I thought I recognized the "fertanish" in the artist's email address; turns out I reviewed one of his releases when he went by the Fertanish moniker back in 2012. Terrible at Small Talk/Fertanish is Bill Murphy from Washington, D.C., and TAST is the most recent moniker evolved from Fertanish. The new name reflects an evolution to free experimental music, absent of vocals and blessed with a disintegration of common musical structure. Terrible At Small Talk’s first release, The Abandoned Express Doubts, is initially a composition of chaos that accepts peaceful interludes. As it continues, contentment becomes the focus while chaos is welcomed as a supportive friend to maintain balance.

The main album consists of four lengthy tracks - Superhuman (Part 1); Stauros (Part 2); Solitary (Part 3); Sepulchre (Part 4). The accompanying EP contains one long track clocking in at 25:38. That one is a composition for WTW8800YW0, a recording of sounds made while replacing a bearing on a washing machine. Actually, it is a remarkably rhythmic odyssey that should certainly enrich your life and perspective in the mellower side of the experimental noise genre. (There's actually a section in it towards the end that sounds a bit like a gamelan orchestra.) As to the main work, this was composed mixing cello, piano, guitar, guzheng, analog synths and found sounds to create a composition based on the idea that peace and chaos can exist in harmony. "Superhuman" (17:06) sounds like a jangling drone, with numerous overdubbed elements and repeated occurrences that does manage to change to a degree over time in its cacophonous symphony of odds and sods. This is the kind of piece you might expect to have heard from La Monte Young with John Cale and Lou Reed in the 1970s if only they had collaborated on such an album.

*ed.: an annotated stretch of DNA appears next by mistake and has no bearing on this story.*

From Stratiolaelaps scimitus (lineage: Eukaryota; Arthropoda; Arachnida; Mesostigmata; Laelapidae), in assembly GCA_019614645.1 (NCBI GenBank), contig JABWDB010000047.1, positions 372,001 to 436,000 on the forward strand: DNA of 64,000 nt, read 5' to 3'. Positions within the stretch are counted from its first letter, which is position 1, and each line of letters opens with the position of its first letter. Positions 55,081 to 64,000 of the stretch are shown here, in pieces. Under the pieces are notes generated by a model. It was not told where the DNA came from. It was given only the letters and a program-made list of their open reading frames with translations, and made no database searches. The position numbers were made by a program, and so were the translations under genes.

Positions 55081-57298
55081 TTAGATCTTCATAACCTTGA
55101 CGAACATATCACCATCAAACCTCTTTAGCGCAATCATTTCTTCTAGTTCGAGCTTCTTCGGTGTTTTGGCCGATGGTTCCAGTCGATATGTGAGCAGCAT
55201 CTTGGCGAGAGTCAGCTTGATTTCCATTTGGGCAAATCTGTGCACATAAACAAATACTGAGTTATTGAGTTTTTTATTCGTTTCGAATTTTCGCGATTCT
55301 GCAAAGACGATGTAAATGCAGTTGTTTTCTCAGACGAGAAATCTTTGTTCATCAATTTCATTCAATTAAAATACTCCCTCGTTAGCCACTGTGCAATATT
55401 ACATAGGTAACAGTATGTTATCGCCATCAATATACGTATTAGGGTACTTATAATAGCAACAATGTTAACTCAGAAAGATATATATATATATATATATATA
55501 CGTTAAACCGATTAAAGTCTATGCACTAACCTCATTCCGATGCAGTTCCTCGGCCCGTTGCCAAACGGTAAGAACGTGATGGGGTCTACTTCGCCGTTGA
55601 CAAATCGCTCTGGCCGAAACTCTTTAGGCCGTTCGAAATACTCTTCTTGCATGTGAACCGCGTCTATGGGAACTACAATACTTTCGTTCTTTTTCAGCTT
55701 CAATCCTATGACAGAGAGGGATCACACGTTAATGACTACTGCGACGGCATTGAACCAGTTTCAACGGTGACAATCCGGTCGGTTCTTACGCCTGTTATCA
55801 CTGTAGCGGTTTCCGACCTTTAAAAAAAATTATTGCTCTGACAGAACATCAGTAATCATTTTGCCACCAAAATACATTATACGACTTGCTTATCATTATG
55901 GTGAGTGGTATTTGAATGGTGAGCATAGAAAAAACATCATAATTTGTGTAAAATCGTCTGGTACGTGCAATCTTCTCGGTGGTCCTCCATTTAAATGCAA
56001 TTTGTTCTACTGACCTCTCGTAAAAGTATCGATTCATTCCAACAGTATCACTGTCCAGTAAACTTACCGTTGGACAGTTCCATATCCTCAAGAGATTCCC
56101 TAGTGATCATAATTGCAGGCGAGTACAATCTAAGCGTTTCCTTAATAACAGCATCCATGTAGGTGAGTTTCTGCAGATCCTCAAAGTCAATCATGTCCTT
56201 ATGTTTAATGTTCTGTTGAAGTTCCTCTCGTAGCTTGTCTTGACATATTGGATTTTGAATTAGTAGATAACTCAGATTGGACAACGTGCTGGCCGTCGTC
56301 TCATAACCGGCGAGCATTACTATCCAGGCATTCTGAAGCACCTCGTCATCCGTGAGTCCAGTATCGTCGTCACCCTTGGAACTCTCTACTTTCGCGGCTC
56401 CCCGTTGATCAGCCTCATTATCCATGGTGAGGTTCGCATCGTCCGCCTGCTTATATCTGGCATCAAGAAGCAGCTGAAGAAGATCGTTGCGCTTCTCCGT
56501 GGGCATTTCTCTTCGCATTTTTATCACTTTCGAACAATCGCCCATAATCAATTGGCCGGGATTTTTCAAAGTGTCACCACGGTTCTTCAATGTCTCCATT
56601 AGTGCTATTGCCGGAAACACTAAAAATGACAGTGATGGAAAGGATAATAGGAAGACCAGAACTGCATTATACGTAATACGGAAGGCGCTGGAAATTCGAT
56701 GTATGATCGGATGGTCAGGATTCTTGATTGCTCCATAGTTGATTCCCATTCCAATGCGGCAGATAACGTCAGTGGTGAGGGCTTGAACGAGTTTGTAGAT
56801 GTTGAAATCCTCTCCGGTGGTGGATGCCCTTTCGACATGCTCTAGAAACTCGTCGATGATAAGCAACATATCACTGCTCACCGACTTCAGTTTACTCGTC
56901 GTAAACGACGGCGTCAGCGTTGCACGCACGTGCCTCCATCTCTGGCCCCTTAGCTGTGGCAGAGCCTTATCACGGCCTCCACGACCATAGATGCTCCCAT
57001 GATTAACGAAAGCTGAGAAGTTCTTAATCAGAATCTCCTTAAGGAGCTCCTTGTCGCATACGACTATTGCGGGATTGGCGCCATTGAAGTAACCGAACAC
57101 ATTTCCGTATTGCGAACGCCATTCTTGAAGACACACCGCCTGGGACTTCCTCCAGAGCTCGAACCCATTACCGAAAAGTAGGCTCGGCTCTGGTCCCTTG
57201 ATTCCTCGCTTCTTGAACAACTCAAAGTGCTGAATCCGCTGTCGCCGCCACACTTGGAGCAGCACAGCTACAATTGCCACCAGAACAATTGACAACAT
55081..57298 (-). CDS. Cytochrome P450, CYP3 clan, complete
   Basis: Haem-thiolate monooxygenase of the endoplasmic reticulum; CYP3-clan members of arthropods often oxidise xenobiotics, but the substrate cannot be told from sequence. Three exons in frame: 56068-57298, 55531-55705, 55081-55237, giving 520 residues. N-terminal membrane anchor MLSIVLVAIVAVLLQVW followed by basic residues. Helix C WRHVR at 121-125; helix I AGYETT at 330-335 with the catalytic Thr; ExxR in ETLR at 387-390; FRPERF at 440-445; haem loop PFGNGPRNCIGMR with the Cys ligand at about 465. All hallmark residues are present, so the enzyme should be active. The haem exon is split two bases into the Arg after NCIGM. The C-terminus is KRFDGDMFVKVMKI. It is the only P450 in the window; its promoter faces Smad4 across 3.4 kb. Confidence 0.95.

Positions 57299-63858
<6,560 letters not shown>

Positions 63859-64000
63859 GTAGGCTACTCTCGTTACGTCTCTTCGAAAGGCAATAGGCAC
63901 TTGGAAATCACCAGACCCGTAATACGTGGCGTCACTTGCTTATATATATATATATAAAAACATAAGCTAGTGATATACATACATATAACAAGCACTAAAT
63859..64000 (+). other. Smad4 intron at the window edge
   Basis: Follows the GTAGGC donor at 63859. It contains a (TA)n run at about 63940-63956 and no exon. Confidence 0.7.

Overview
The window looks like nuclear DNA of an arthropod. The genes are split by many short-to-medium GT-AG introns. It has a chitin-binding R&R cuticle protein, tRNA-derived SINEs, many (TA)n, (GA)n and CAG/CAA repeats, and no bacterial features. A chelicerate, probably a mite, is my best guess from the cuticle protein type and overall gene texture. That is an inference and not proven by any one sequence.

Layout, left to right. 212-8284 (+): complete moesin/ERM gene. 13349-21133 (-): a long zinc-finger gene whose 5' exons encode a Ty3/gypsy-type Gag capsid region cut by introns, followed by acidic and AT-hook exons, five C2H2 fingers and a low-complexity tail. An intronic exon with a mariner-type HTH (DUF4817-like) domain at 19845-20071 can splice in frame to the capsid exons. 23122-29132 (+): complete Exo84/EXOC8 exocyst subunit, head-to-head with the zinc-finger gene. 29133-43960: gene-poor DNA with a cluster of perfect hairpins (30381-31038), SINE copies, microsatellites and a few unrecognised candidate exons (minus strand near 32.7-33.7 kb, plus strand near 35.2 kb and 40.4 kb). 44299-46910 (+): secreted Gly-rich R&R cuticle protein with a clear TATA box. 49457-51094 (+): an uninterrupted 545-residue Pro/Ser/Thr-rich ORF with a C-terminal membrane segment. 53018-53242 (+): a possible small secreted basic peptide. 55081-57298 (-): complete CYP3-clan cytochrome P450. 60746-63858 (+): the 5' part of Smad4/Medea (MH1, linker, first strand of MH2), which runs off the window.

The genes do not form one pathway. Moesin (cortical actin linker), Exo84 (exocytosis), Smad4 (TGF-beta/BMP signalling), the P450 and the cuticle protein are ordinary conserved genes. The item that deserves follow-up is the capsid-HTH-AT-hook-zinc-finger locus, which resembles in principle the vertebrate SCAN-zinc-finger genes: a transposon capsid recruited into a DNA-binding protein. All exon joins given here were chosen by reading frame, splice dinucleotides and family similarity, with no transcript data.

"Stauros" (18:36) is minimal compared to the maximality of "Superhuman" working with individual feedbackish tones turned drones picking up richer noise variants along the way. Somewhere near the middle some improvised plucked notes hint at an abstract oriental melody and this is sewn throughout the rest of the piece. It ends on a much more rhythmic skein than it began, but ultimately in drone again. "Solitary" (13:09) begins with hazy, shoegazey guitar that morphs into sustained drone tones with a slowly pulsating yet shimmery effect. There are deeply chambered background incidents (of who knows what) along the way adding some uneasiness to the otherwise restive ambience. By the time piece is nearly over though, the uneasiness has grown and looms large over what otherwise would have been a tranquil excursion. "Sepulchre" (13:18) is the darkest of the four tracks, employing more "found sounds" and sonic elements not previously realized in the other tracks. While the main element is a modulated low drone, there are loops of tinkling bells, obscured voices, bowed cello tones, hollowish noise, and other sonic effluvia. It sounds as if it were recorded in a tunnel; simultaneously spacious yet claustrophobic. I suppose it does live up to its title. Noise-drone for those who prefer their noise toned down, and drones tuned up.